Ethanol-induced activation of myosin light chain kinase leads to dysfunction of tight junctions and blood-brain barrier compromise

James Haorah, David Heilman, Bryan Knipe, Jesse Chrastil, Jessica Leibhart, Anuja Ghorpade, Donald W Miller, Yuri Persidsky
Alcoholism, Clinical and Experimental Research 2005, 29 (6): 999-1009

BACKGROUND: Brain endothelial cells form the blood-brain barrier (BBB) that regulates solute and macromolecule flux in and out of the brain, leukocyte migration, and maintains the homeostasis of the central nervous system. BBB dysfunction is associated with disruption of tight junctions (TJ) in the brain endothelium. We propose that alcohol abuse may impair BBB permeability through TJ modification.

METHODS: Primary cultured bovine brain microvascular endothelial cells (BBMEC) were treated with 50 mM ethanol (EtOH), and monolayer tightness was assessed by measurement of transendothelial electrical resistance (TEER). Changes in TEER were correlated with alterations in TJ protein distribution [occludin, zonula occludens-1 (ZO-1), claudin-5] using immunofluorescence (IF). Expression of myosin light chain (MLC) kinase (MLCK), ZO-1, claudin-5, and phosphorylated MLC, occludin and claudin-5 were determined by immunoprecipitation and Western blot. EtOH-induced changes in monocyte migration across in vitro BBB constructs were also examined.

RESULTS: EtOH induced a decrease in TEER of BBMEC monolayers that was reversed by EtOH withdrawal. Treatment of BBMEC with EtOH or its metabolite, acetaldehyde, prior to monocyte application resulted in a 2-fold increase in monocyte migration across the BBB. IF demonstrated decrease in claudin-5 staining, occludin translocation from cell borders to cytoplasm and gap formation in EtOH-treated BBMEC monolayer. These changes paralleled significant increase in phosphorylation of MLC, occludin and claudin-5. EtOH-treated BBMEC showed reduction of total occludin and claudin-5 without changes in ZO-1 or MLC. TEER decrease, changes in occludin/claudin staining, increase in MLC, occludin and claudin-5 phosphorylation and enhanced monocyte migration across the BBB were all reversed by inhibition of MLCK. Inhibition of EtOH metabolism in BBMEC also reversed these events.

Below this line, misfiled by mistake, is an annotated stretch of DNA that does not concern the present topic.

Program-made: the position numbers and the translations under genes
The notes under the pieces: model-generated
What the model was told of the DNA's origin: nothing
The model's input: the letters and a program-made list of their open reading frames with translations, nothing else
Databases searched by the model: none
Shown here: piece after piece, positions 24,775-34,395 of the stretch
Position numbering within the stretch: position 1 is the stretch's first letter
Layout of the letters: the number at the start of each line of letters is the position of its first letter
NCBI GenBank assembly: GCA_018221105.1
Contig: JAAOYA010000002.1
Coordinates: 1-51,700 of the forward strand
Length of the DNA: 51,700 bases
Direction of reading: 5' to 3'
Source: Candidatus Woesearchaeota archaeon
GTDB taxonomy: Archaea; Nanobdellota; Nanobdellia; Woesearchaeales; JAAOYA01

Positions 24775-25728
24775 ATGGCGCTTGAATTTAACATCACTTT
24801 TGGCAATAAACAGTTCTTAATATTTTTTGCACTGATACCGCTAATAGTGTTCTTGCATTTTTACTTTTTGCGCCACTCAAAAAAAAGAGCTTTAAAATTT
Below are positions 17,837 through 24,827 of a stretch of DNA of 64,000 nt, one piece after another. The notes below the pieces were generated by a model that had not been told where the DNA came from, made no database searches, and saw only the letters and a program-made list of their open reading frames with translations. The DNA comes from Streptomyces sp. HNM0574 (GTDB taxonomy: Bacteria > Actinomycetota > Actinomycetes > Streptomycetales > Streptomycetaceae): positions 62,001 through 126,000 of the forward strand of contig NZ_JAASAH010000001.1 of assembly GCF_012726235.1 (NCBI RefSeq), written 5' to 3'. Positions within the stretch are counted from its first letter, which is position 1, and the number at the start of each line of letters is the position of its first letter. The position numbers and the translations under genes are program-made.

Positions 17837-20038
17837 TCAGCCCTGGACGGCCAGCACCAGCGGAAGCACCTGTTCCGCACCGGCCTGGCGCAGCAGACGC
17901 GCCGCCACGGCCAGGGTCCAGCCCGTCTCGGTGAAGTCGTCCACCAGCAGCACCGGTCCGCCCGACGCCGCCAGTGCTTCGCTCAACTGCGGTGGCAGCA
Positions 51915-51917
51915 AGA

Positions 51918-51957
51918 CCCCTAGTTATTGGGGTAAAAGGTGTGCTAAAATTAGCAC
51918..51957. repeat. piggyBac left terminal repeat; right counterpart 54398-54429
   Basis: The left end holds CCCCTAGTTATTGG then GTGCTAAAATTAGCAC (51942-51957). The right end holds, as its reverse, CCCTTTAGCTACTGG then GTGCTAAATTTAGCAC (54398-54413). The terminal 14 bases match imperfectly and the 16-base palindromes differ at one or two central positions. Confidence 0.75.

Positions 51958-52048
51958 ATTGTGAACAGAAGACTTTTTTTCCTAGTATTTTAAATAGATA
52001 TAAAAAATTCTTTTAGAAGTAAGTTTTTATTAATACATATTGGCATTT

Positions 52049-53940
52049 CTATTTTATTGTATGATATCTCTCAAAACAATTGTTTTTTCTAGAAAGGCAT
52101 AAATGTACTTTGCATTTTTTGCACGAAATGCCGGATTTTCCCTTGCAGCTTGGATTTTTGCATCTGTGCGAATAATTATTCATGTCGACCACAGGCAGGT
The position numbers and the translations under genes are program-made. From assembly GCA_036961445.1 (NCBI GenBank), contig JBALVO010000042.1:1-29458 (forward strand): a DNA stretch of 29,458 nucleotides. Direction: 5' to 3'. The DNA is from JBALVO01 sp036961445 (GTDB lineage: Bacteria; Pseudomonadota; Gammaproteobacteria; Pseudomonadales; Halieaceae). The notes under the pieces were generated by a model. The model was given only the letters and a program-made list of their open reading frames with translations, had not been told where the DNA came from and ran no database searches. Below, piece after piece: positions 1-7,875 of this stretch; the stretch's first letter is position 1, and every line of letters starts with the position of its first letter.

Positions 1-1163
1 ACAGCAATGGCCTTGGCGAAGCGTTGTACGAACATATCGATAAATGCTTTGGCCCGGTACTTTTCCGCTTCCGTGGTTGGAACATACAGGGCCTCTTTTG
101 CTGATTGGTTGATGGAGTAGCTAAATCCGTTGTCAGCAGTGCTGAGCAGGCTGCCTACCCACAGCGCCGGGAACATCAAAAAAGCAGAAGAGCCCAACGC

CONCLUSION: These results suggest that EtOH activates MLCK leading to phosphorylation of MLC, occludin and claudin-5. Cytoskeletal alterations (MLC) and TJ changes (occludin and claudin-5 phosphorylation) result in BBB impairment (decrease in TEER). TJ compromise is associated with increased monocyte migration across the BBB.

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